Schools cannot be held responsible for social mobility

Teachers should delight in changing outcomes for individual students, but society's problems are not theirs

Social mobility ladders

I’d like to think the Labour Party’s declaring social mobility a failure combined with their decision to abandon it for social “justice” is a triumph of research over marketing but I’m not that naive. You don’t change the tune by changing one note.

Having waded deeper than most into the social mobility research quagmire, I’ve long understood that schools are not engines of social mobility, that the best they can do is change individual lives. Anyone who seriously expects to see quick intergenerational shifts in family fortune nationally either needs to do something dramatic about the economy or replace compulsory Shakespeare with Jane Austen, and teach children to marry above their station. Nothing else will shift the immensely stubborn forces that longitudinal researchers into social mobility like John H Goldthorpe at Oxford, or Gregory Clark at UC Davis, have shown to be at play.

In his recent book with colleague Erzsébet Bukodi, Social Mobility and Education in Britain, Goldthorpe states unequivocally: “In sum, it is difficult to avoid the conclusion that, rather than the idea of Britain as a low-mobility society being derived from any serious examination of the body of relevant research – whether relating to income or to class mobility or to absolute or relative rates – it is essentially a political construction…an idea that has been found convenient to advance in support of the attempt, made across party political lines, to form a response to increasing inequality of condition in Britain, primarily through a policy emphasis on raising levels of mobility.”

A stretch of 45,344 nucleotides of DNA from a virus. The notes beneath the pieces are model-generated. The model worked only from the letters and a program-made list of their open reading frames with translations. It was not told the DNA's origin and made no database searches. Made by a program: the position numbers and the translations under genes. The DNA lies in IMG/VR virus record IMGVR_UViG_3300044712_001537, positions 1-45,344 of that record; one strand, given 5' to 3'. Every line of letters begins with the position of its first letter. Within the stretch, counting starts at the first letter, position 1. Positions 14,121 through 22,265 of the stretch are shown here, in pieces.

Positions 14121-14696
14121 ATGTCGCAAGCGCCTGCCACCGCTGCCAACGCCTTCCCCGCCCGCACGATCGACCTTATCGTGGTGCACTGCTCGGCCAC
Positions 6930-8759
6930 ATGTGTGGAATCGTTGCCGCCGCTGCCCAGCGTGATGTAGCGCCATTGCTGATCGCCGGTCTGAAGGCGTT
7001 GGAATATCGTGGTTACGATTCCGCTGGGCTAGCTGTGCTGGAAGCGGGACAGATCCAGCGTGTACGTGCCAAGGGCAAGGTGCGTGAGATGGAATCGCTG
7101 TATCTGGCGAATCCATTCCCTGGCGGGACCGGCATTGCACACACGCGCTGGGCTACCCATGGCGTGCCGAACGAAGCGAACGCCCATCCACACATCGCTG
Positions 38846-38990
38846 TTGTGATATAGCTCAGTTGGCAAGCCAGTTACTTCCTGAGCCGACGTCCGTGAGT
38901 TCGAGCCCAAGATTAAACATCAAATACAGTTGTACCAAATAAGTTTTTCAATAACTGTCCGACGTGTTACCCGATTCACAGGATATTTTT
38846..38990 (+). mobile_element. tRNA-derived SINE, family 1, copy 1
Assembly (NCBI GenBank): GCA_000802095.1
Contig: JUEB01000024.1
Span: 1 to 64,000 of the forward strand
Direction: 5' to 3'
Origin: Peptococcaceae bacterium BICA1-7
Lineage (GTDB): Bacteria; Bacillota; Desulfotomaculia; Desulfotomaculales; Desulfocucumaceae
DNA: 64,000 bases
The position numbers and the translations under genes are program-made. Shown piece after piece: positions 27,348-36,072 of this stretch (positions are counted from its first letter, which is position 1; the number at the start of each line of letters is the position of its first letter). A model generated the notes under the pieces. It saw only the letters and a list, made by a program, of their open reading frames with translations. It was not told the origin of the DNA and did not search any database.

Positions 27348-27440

For anyone working in education who has ever felt their heart warmed by the seductive message that they are fuelling social mobility, some of Goldthorpe’s discoveries from his earlier work may come as something of a shock. Using the Office for National Statistics seven NS-SEC categories, which, put simply, are based on employment roles, Goldthorpe discovered that between 1946 and 1980 the proportion of men and women in social classes 1 and 2 tripled and in classes 6 and 7 it halved. In 1972, the so-called golden age of social mobility, of the men in managerial positions in those top two social classes, almost 50 per cent had no formal educational qualifications at all – none, zero. These shifts simply reflect the way the economy changed and employment roles changed within it.

In other words, there are three times as many people today working in the top two employment tiers – employers in large establishments or members of higher professional occupations – than half a century ago, while the number working in routine sales, agricultural or other production occupations, including the unemployed, has halved, because that’s what the economy demands. Increasing numbers of individuals now start out in more advanced social positions and so they are less likely to experience upward mobility and more likely to experience downward mobility. It will be interesting to see what similar longitudinal studies have to say about employment and NS-SEC class changes resulting from the financial crisis of 2008.